I'm not going to pretend that collecting all the 'adapted/invented' terms in one place, with origins, has any strong policy justification - it doesn't. With most books we wouldn't even think of doing it - but when reading the books I got a huge amount of pleasure from 'noticing' the clever transposition of an archaic/Gk/Latin/Arabic etc. term into a new context. The list opened several examples even to me - who easily recognised the most obvious ones unaided. To the extent that this is a 'fan-cruft' argument, I plead guilty. But why would we deny people much younger than ourselves the element of interest of 'unlocking' this element of the book when it takes up so little space ? Is it strictly necessary? No, but neither is most of the info - except for those who want to find out about the books without bothering to read them. Pincrete (talk) 10:37, 22 October 2017 (UTC)
Sounds like you already know we can't keep it, then. Popcornduff (talk) 10:57, 22 October 2017 (UTC)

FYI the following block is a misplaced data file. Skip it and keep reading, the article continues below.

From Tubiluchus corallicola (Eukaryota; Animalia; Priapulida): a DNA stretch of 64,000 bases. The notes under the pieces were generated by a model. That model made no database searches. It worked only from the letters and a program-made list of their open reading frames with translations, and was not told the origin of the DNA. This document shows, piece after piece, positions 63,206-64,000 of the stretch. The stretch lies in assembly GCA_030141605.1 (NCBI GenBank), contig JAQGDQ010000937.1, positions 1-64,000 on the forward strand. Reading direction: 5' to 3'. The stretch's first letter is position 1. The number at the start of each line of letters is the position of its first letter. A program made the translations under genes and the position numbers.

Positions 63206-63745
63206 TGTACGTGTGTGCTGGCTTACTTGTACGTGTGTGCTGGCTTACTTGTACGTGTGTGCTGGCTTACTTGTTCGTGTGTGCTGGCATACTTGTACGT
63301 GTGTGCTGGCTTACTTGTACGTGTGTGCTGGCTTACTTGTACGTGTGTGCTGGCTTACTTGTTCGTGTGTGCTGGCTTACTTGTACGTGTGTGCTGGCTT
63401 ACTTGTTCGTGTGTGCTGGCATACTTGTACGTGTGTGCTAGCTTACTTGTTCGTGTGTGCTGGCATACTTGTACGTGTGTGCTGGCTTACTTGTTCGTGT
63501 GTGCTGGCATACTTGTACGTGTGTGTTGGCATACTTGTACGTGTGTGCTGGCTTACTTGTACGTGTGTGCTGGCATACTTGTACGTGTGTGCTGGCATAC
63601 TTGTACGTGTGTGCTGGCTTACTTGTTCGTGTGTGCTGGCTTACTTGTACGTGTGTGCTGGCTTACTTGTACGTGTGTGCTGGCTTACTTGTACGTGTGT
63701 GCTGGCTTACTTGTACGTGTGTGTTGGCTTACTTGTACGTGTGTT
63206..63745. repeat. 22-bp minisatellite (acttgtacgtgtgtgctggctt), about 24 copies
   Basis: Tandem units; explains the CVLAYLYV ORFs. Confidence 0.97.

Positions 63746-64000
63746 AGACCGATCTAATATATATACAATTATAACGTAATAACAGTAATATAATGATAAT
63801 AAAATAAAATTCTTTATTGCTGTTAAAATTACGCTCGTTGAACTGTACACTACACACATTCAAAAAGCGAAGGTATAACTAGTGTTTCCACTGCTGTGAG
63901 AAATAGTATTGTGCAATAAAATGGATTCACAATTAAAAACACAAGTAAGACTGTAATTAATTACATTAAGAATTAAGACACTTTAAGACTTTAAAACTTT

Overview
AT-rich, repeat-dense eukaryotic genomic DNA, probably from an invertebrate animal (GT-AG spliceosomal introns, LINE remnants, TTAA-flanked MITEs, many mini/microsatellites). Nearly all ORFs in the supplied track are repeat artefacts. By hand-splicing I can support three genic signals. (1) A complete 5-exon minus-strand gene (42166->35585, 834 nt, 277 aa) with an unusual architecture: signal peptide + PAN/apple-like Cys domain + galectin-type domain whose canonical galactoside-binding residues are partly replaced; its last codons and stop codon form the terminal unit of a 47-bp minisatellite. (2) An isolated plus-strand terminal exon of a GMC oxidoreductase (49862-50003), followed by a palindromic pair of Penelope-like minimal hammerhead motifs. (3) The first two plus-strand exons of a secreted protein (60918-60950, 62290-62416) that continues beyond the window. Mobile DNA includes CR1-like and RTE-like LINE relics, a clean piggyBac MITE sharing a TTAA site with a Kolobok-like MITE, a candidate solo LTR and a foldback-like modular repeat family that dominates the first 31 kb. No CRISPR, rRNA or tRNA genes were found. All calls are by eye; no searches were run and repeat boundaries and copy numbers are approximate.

(edit conflict)

Previous AfD 2007 (Keep) and AFD 2013 (no consensus but unopposed merge).
It is clear in these deletion discussions that other editors, who were much more experienced than I was at the time, were also prepared to 'judge on the merits' even if that involved ingnoring the 'letter of the law'. No one has been more active than I in the last 4 years in removing fancruft and OR from these articles, but removing info which is factually accurate, praised in a book by an educationalist, is not compiled anywhere else on the internet and potentially adds to understanding, seems wanton to me. Pincrete (talk) 11:14, 22 October 2017 (UTC)
Forgive me, but your arguments seem to amount to nothing more than your personal feeling that it's interesting. I'm a huge Radiohead fan (as my editing history attests) and it would personally give me enormous nerdy pleasure to write extensive and well-considered analyses of everything they've ever released, but that's not a matter for the Wikipedia project.
But perhaps other editors would say I'm being too harsh. Consider starting an RFC? Popcornduff (talk) 14:34, 22 October 2017 (UTC)